Gear Patrol Mettle Work: In the Studio with Glass Artist Cedric Mitchell

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Mettle Work: In the Studio with Glass Artist Cedric Mitchell

With a mix of grit, commitment and raw talent, Cedric Mitchell has built a one-of-a-kind glass art business.


Cedric Mitchell didn’t fall in love with making glass the first time he tried it. He was in a studio watching several artists work together for hours to make a six-foot-tall vase, when, at the end of the day, the vase broke. All of their hard work was shattered at their feet.

It was then, seeing how fragile glass work can be, that he was hooked.

“It was exciting and scary and tense and dangerous,” Mitchell says of that experience. “That’s what attracted me at first. That initial moment of danger and teamwork, and letting go of attachment and being able to bounce back. Everything about it was exciting. I was in.”

This was back in Tulsa, Oklahoma, when Mitchell was studying business at a small community college and taking glass blowing as an elective. Now, Mitchell runs a thriving glass-making business in Los Angeles, drawing inspiration from hip hop, modern design and ‘80s art to create vibrant, colorful glass bowls, vases and sculptures for retailers and galleries worldwide. In addition to running a successful business, Mitchell has taught the art of making glass all over the world. Today, he’s been honored with distinctions as varied as earning an Artist in Residence at the Corning Museum of Glass to being featured in campaigns for national brands. It’s a diverse portfolio that has Mitchell in the studio seven days a week, tackling a variety of roles for his business, from glass blower to accountant.

“There are so many small details that go into running the business — ordering materials, customer service, tracking natural gas prices …” Mitchell says, adding that he’s constantly learning and trying to balance the roles of both entrepreneur and artist. “I’m 11 years into glass blowing, and I still watch Youtube videos of other people blowing glass, just to see how they’re doing it. Mastery is part of my journey. I want to be good at what I do. I want to know how to do everything, that way I can give that knowledge to other people.”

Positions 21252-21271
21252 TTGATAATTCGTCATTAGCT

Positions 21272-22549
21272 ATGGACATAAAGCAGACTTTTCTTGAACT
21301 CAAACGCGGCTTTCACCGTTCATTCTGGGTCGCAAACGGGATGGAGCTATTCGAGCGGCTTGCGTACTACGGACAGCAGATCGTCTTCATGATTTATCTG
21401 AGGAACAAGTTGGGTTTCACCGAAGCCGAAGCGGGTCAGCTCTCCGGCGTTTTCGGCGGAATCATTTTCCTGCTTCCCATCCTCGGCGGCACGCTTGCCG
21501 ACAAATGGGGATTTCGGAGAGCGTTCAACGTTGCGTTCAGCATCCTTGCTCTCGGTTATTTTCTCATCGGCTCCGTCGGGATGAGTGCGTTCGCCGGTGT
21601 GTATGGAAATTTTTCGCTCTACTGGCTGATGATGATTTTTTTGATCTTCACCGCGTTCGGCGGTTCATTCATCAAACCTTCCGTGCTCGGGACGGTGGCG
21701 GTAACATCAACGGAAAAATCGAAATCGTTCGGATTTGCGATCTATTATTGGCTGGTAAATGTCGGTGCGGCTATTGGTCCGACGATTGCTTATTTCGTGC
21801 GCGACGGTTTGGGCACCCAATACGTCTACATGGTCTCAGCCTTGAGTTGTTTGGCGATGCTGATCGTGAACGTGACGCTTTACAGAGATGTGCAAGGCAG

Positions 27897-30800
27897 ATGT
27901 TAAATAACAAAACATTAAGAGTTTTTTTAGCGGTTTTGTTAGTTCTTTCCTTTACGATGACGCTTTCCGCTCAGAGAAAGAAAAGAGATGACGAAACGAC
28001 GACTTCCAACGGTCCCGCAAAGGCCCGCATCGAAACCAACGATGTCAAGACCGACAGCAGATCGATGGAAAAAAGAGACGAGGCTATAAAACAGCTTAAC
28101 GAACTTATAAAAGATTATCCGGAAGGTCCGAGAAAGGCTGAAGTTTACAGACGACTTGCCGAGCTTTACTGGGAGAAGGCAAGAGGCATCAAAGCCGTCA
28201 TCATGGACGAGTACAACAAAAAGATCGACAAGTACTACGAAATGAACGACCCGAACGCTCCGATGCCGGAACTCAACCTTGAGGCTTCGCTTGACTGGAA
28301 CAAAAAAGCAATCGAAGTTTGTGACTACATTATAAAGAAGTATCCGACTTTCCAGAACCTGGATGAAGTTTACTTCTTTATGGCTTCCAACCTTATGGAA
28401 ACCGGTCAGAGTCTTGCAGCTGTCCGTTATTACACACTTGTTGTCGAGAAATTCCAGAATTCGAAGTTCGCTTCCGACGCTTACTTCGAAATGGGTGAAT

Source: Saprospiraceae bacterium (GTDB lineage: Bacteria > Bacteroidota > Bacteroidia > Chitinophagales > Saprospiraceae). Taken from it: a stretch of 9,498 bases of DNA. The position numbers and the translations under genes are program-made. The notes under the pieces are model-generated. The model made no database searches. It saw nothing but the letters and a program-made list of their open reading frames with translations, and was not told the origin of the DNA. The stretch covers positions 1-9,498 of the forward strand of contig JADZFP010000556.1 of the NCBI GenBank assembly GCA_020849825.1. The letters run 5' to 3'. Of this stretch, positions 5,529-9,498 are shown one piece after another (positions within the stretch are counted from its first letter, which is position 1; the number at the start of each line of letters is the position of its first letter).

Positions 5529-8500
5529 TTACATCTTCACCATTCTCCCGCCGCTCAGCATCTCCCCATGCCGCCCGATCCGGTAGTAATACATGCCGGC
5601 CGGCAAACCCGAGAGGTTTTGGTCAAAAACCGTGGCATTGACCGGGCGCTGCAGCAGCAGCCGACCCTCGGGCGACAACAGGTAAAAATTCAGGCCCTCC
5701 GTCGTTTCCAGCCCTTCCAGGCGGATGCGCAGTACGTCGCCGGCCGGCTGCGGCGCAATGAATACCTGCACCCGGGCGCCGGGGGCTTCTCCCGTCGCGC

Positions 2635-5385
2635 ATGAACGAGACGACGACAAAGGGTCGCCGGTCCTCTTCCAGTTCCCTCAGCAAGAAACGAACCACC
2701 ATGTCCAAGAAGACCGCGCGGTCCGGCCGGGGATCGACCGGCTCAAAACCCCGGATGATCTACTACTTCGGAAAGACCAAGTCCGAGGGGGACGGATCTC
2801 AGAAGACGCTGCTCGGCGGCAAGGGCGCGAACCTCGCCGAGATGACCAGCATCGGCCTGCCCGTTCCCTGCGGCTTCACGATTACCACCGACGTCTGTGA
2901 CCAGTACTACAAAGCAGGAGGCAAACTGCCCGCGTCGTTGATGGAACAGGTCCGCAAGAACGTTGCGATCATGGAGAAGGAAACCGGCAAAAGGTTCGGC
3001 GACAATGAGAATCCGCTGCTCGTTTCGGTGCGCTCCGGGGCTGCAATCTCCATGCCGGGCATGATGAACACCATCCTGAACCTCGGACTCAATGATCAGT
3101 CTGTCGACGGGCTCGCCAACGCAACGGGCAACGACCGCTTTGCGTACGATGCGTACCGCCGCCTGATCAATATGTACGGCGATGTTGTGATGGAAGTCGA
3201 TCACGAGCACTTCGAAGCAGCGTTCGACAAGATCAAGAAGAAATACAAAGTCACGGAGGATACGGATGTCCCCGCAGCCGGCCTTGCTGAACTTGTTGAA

Mitchell credits the glass blowing community in Los Angeles for much of his success, calling it a “small family” that’s invested in each other’s goals, and he’s determined to pay it forward with the next generation of makers. His long-term vision includes owning a studio that could double as a teaching space, with internship programs for kids to learn skills like welding and glass blowing, as well as classes built around the different aspects of business that can help them pave the way for their own success.

“It’s always been bigger than me,” Mitchell says. “I feel like my main job is to help other people while I’m here. That’s the dream. Be successful, take care of my family, but help other people grow — and share these resources with them.”

And the most important thing he wants young artists and entrepreneurs to understand is actually the first lesson he learned about his craft, watching those artists handle themselves as their giant vase crumbled at their feet.

“There was a short moment of disappointment from everyone involved, and then they just got back to it,” Mitchell says, adding that overcoming adversity is a key talent for both artists and entrepreneurs. “You can’t spend too much time sitting in the mess. You have to clean up your room and do something.”


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